Free Ebook.

Enter your email address:

Delivered by FeedBurner

« The Psychology of Selecting Mutual Funds | Main | Should Women Marry for Money? »

June 25, 2009


Feed You can follow this conversation by subscribing to the comment feed for this post.

Well, if they're in the same department, doing very similar jobs, that could be an issue. Different departments? Maybe not.

We have couples who work for the same company, and sometimes, in the same building. The company rule is that no couples can work in the same department. Even in different couples, I suspect the situation isn't ideal, but... they do what they have to do I guess.

My fiancee and I work for the same company, but in different areas. We work for one of the Big 4 account firms (her in audit, me in tax) and after me going through the Andersen meltdown you would think we would have reason to be concerned but we are not. The fact that I am looking for another job outside of the company probably accounts for most of that lack of concern. The fact that we live on one salary and save the other accounts for the rest. Prior to this downturn we would have never of thought twice about one or both of us losing our job, but with the layoffs that have been taking place over the past 6-9 months it has proven that we should at least be aware. I doubt we will ever work for the same company again once I leave because it is truly not the ideal situation when you think of what has gone on in the past with Enron, Andersen, AIG, et al. It is bound to happen again so we might as well not take the risk.

As for the social aspect of it all, we never see each other at work so we have never thought twice about that aspect.

As someone who is trying to get their spouse hired at their work (doing the same line of work)I don't see too much of an issue. But I think it is because of my particular situation. If you have a job wher eyou could be relocated it is beneficial to have your spouse work at the same company. They can then transfer you at the same time so no loss of income is incurred during the move. I guess this is a special situation though.

My husband and I used to work for the same company. We did both get laid off and we both got nice severance packages. The time each of us was home only overlapped by about 4 months. Between severance, unemployment and our emergency fund, we did okay.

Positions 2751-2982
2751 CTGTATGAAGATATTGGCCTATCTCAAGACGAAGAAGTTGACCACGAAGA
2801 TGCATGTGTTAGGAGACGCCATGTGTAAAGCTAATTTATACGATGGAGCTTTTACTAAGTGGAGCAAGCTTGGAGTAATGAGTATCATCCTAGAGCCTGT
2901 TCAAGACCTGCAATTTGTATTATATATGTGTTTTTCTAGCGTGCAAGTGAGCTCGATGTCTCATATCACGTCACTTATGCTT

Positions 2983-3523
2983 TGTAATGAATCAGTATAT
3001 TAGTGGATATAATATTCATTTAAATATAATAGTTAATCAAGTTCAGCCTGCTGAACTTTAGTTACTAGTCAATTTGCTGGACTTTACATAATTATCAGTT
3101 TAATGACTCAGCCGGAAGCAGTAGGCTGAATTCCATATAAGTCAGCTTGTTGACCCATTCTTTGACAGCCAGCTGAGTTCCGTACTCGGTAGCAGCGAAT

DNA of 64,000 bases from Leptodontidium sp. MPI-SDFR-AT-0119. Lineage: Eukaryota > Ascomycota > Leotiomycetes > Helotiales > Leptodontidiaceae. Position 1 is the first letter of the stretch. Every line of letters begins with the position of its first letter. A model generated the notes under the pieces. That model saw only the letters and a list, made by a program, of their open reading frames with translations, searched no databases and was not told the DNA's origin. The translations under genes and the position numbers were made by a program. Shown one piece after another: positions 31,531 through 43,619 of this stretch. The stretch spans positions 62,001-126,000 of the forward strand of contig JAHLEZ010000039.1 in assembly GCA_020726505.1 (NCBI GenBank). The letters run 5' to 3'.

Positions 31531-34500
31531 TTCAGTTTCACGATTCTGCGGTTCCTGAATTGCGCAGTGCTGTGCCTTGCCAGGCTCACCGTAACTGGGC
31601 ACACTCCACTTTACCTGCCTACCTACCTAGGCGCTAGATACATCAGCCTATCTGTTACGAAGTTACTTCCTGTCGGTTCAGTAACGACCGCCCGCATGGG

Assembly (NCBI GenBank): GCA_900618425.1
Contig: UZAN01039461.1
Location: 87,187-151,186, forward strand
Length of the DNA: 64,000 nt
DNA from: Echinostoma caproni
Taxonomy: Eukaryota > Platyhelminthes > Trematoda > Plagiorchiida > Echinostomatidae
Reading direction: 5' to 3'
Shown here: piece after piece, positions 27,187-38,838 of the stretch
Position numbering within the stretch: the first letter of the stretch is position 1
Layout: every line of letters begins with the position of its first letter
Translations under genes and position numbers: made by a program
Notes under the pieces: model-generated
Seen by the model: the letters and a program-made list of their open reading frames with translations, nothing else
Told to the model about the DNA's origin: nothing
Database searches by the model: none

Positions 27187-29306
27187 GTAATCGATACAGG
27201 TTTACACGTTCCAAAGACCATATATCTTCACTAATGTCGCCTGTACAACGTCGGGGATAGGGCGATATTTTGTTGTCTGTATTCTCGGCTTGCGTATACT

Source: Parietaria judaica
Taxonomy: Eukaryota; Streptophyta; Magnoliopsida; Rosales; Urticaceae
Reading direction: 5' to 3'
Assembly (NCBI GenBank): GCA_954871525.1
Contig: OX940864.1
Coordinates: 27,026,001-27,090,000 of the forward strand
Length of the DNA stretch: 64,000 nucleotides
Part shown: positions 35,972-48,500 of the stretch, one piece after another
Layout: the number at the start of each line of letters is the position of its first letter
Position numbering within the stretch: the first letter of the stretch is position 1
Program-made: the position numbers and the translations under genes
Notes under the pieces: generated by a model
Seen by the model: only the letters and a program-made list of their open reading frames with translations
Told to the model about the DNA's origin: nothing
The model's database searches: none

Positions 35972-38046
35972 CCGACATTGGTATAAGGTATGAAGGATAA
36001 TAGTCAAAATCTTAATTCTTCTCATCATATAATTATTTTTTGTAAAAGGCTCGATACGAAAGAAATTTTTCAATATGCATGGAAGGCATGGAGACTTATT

With the work I do, I can always find SOMEPLACE to go and work even part-time if needed, so we were never really too concerned.

You do have to think about what you would do if you lose both salaries AND your medical coverage though.

I must also admit I am currently putting all of my 401k money in the company stock. Bad idea for the long run definitely. But in the short term there is a lot to grow I think.

Completely unrelated, For lols and giggles.

It seems like a lot of these responses are dancing around the true nature of this question. The question is whether or not it is A GOOD IDEA in general for spouses to work at the same company. Even though some of you who have already responded have not had issues working together, even the safest of jobs are now in jeopardy in our current economy. How many times have we all heard the nightly news' lead story be something like: "XYZ Company just announced that they are going to be cutting 1,000 jobs"?

We are taught from day one to diversity our portfolios to minimize risk. Your employment is part of your portfolio....Diversify!

Could you be successful working together? Absolutely. Are you running a higher risk in having both incomes elimintated due to cutbacks/layoffs? Absolutely.

I agree that both spouses working at the same company is risky. I say that as someone who works at the same place as her spouse (until recently, in different divisions/departments). For us, it's a risk we're willing to take. Being DINKs definitely helps.

Fortunately for us, I don't think there is too much risk with the company as a whole (it's similar to working for the government). However, different divisions can be at risk at any time. In fact, that's why hubby and I currently work in the same division. Things were looking iffy in my division so I transferred to his (where there's more business than they know what to do with).